Investing in a skin regime can be risky business, especially if you’ve not already tried and tested a few of the hundreds of different brands out there to see what works for you.
Firstly, it’s not exactly cheap to invest in skin products, especially since you can’t just buy a face wash without feeling tremendous amounts of pressure to buy the matching cleanser and moisturizer, too, for instance.
A lot of the more pricey skin care brands promise you money back if you’re not happy with their products, say within 30 days, but even when you’ve been using it for almost a month – there’s no way of knowing if it’s actually doing your skin any good. Should you stick with it, or try another? The look and feel of your skin can be a good indicator, of course, but sometimes having some scientific proof to backup your assumptions can be all you need to make up your mind.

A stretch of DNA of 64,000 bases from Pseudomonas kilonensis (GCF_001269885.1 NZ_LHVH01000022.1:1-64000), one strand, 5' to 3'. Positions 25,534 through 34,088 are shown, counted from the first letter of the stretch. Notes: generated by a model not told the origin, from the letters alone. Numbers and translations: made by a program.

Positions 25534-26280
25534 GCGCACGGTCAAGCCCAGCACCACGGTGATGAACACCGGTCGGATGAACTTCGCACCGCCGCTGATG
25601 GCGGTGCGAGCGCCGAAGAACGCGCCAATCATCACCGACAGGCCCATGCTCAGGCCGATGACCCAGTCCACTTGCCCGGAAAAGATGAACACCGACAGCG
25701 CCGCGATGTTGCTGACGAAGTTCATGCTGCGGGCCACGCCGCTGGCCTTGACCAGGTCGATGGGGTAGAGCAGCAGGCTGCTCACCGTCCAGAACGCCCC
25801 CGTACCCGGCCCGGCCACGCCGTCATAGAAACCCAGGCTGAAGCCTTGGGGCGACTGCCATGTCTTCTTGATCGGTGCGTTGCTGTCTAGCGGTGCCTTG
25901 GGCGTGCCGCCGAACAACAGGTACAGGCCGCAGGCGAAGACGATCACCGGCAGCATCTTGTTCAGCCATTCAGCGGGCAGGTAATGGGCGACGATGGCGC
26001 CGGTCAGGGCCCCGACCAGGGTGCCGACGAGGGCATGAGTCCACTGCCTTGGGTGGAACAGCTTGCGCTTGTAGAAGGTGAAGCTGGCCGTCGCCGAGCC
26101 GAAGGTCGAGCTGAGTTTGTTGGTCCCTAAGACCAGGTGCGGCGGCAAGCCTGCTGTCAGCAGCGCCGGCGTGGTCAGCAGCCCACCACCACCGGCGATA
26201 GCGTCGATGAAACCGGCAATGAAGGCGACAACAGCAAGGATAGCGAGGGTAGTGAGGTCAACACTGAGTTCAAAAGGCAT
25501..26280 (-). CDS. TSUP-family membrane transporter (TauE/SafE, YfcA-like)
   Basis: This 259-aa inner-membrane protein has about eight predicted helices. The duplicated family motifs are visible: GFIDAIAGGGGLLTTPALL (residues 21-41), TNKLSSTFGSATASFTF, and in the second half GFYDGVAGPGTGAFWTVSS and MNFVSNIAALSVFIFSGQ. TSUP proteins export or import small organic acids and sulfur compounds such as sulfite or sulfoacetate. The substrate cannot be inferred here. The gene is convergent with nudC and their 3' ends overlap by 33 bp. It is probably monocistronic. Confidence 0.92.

3D skin analysis
Late last year, I was invited to try out a brand new skincare regime “formulated by a top-secret panel of skin care doctors and experts” by a company called Mienology Cosmeceuticals ahead of its official launch this month. When I was asked, it was all top secret, and I wasn’t even allowed to know what the branding would look like.
The people behind the mystery products wanted me to be a guinea pig and trial the regime to prove how well it worked. AS part of this, they promised me they’d use “cutting-edge, medical grade skincare ingredients” to “nourish, restore and improve” my skin, replacing the cleansing, toning and moisturizing routine I had at the time in place of the Mienology regime for an eight week period.